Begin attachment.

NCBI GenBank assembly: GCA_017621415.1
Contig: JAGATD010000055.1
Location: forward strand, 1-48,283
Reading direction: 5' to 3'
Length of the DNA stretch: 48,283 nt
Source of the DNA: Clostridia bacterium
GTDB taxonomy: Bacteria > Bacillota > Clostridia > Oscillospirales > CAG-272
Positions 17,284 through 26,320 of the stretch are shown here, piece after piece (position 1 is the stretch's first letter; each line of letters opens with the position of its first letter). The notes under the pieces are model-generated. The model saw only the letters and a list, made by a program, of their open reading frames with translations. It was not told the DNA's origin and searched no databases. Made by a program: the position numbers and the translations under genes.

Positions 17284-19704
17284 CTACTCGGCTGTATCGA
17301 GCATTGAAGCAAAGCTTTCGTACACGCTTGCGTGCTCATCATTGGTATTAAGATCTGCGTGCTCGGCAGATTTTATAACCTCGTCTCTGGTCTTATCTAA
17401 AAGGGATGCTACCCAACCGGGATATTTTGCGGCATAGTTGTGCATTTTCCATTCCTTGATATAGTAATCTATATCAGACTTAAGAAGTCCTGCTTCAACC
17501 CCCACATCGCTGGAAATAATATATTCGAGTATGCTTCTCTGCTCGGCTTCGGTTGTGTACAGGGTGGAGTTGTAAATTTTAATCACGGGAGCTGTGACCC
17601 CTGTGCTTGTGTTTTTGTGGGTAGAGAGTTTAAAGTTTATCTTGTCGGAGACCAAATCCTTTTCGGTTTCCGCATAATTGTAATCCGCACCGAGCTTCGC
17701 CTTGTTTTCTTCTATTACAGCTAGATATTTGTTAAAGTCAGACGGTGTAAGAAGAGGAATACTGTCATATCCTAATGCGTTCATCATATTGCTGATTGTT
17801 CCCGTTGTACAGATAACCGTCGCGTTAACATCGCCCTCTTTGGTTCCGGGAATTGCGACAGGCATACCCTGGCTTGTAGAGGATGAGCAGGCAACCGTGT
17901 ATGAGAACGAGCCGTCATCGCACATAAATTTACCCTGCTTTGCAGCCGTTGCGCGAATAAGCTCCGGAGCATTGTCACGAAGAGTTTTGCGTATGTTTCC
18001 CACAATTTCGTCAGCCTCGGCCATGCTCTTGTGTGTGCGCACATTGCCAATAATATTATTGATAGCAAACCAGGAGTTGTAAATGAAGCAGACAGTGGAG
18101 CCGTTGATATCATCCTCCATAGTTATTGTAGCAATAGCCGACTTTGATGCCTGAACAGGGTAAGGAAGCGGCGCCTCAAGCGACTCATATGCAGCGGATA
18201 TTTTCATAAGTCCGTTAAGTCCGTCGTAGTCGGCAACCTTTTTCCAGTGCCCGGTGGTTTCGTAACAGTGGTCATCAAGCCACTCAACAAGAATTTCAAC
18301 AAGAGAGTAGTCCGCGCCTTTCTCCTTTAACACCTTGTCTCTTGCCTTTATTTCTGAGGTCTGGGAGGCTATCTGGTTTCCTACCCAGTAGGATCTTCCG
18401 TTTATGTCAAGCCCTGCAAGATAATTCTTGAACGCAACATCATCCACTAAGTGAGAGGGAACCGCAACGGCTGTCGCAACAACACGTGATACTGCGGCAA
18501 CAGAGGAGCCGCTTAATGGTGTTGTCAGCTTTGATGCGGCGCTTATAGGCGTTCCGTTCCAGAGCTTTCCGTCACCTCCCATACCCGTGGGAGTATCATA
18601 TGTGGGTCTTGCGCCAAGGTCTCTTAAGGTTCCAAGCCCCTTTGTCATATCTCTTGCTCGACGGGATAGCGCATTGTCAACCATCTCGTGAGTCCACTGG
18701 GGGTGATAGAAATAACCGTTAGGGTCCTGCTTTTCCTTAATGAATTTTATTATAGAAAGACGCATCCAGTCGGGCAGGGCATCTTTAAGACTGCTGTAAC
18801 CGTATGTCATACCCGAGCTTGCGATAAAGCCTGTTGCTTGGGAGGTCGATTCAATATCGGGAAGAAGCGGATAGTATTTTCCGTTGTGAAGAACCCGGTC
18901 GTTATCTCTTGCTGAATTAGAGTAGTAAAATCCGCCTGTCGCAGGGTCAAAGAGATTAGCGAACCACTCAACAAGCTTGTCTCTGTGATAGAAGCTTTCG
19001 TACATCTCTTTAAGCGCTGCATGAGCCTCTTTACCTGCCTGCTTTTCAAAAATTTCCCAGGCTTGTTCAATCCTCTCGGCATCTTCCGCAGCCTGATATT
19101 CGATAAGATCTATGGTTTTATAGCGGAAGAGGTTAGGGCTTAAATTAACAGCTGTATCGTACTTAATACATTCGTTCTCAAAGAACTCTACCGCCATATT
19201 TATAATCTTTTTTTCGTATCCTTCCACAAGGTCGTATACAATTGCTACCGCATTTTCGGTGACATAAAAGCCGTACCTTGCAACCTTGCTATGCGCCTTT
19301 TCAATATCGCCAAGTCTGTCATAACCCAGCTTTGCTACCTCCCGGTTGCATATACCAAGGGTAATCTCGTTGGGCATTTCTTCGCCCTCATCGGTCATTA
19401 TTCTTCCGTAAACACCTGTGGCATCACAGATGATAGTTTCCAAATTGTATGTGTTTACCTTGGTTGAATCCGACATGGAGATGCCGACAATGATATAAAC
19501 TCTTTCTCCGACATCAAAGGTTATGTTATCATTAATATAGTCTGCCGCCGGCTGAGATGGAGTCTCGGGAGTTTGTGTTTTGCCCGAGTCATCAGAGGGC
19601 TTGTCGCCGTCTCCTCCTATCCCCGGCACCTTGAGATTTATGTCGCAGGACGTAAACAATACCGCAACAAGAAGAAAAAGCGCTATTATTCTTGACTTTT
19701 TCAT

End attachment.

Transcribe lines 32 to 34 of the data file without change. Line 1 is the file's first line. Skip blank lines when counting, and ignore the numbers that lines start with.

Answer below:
19401 TTCTTCCGTAAACACCTGTGGCATCACAGATGATAGTTTCCAAATTGTATGTGTTTACCTTGGTTGAATCCGACATGGAGATGCCGACAATGATATAAAC
19501 TCTTTCTCCGACATCAAAGGTTATGTTATCATTAATATAGTCTGCCGCCGGCTGAGATGGAGTCTCGGGAGTTTGTGTTTTGCCCGAGTCATCAGAGGGC
19601 TTGTCGCCGTCTCCTCCTATCCCCGGCACCTTGAGATTTATGTCGCAGGACGTAAACAATACCGCAACAAGAAGAAAAAGCGCTATTATTCTTGACTTTT